You Can Thank Me Later


You Can Thank Me Later is a comedy of sibling rivalries as much as it is a hard hitting look at narcissism in the nineties.

The grown Cooperberg siblings reluctantly assemble at the hospital to await the results of their father’s surgery: Edward (Mark Blum), a theater producer and renowned womanizer, Eli (Ted Levine), the self-proclaimed poet who works in the family business and Susan (Amanda Plummer), the artist who still lives off her parents while justifying it as a “grant”. Holding them all together while pushing them simultaneously apart is their mother, Shirley (Ellen Burstyn), who can’t help but criticize her children’s chosen paths in life, reducing them to a state of infancy. Add an omnipresent nun (Genevieve Bujold), wives and ex-wives, an existentialist TV repairman, sexy nurses and other interesting characters and what results is a day you will never forget.

The Cooperberg’s begin to wilt under the pressure of a family visit. By turns we see each child vie for their mother’s love and approval - and then rush from the hospital searching for intense physical and emotional intimacy with both strangers and loved ones. Also, interspersed throughout are visits with each sibling and their respective therapists while they plead for some understanding of why their lives are such a mess. Wrought with divorce, infidelity and sexual confusion, the characters spiral out of control, but in the end we realize that it is only by opening old wounds of the past that each one can face the futur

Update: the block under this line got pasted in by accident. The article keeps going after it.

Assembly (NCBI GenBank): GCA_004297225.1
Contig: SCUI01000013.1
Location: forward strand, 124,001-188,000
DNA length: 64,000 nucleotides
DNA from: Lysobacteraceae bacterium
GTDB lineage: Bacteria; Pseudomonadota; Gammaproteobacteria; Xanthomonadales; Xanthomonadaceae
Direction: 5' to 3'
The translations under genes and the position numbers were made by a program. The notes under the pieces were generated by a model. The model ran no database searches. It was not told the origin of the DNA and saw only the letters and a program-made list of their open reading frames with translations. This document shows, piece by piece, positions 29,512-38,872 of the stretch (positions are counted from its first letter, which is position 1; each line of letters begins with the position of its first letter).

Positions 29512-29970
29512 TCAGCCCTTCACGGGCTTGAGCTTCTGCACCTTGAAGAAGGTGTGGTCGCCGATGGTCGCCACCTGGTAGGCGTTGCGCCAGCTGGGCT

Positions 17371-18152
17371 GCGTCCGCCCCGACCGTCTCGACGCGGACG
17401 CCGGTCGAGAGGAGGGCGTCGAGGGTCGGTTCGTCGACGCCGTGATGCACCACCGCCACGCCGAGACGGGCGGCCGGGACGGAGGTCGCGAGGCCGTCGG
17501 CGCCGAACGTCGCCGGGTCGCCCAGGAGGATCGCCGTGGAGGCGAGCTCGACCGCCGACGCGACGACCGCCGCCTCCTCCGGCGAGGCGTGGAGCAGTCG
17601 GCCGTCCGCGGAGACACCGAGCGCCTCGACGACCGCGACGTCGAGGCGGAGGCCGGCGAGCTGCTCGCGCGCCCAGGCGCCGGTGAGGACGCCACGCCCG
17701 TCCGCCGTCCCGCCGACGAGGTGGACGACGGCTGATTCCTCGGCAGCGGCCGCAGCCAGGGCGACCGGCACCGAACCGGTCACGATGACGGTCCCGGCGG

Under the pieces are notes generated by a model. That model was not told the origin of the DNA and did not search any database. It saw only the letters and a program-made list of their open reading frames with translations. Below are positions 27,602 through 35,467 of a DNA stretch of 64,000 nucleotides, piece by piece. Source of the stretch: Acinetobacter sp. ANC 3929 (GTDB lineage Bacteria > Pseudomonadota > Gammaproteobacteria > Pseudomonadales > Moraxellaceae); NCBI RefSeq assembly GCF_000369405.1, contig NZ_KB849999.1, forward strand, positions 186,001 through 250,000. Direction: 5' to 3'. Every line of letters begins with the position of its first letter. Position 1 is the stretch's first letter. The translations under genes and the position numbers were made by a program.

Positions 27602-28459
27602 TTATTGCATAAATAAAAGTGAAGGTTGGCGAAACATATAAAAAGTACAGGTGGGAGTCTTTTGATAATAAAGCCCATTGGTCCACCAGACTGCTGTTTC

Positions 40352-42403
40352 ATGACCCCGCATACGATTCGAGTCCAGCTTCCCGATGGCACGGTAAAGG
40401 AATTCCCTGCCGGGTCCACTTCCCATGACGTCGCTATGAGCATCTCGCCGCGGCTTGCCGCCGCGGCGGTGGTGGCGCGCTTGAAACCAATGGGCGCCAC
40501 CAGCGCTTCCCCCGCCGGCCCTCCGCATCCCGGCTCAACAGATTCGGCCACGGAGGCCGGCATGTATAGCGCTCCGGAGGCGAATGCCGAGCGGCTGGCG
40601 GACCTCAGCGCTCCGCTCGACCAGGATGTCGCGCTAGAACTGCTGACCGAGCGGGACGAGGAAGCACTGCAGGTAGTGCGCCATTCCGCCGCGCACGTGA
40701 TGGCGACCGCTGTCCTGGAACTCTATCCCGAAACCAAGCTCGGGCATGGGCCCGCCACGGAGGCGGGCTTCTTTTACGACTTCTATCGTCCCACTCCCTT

General Information

From producer/director Shimon Dotan, whose films have enjoyed critical acclaim and commercial success, and whose style has been called “visually stunning and lyrical… of breathtaking beauty and power,” comes You Can Thank Me Later, a unique, powerful, poignant and funny view of a dysfunctional family forced to confront their demons and neuroses.

The story of a Montreal family assembled together at a hospital awaiting news of their seriously ill patriarch, You Can Thank Me Later features a truly stellar cast, represented by four renowned actresses; Ellen Burstyn, Amanda Plummer, Mary McDonnell and Genevieve Bujold who, among them, have garnered an Academy Award, seven Oscar nominations, two Emmy awards and several Golden Globe awards.

Additionally, the film stars acclaimed actors Ted Levine and Mark Blum and is the result of a powerful script by Oren Safdie, a Montreal-born playwright whose New York plays have earned him plaudits as being “slick, fast-paced, razor-sharp… and brilliantly funny.” His characters, the critics say, “could have walked out of a Philip Roth novel.”


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